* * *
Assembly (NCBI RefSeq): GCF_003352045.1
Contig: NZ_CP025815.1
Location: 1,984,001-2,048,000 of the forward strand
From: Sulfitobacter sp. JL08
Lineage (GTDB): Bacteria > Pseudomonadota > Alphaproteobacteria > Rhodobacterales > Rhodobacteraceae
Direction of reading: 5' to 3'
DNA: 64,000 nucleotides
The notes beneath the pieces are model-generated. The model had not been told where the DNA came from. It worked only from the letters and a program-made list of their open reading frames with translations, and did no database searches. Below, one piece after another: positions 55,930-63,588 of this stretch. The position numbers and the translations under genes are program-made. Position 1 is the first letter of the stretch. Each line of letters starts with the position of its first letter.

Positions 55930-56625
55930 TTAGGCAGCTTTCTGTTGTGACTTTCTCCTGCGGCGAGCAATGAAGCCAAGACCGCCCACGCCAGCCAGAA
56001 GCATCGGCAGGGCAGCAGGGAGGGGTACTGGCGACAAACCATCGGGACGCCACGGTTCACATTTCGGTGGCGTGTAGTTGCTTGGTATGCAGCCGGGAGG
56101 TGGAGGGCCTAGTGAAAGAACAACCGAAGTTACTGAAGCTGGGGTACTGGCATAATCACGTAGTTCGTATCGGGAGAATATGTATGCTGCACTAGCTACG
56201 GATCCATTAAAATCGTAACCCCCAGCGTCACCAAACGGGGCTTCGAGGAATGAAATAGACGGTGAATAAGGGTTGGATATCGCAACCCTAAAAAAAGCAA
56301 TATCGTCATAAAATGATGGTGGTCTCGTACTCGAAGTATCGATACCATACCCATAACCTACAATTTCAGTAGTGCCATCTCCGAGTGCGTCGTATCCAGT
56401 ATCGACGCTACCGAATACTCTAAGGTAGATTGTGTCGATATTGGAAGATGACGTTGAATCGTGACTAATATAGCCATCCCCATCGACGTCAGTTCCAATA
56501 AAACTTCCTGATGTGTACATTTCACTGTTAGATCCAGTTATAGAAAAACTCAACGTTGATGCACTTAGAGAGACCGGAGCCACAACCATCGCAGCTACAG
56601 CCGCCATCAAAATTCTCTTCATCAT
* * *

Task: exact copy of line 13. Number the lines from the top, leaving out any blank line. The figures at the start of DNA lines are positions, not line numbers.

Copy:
56201 GATCCATTAAAATCGTAACCCCCAGCGTCACCAAACGGGGCTTCGAGGAATGAAATAGACGGTGAATAAGGGTTGGATATCGCAACCCTAAAAAAAGCAA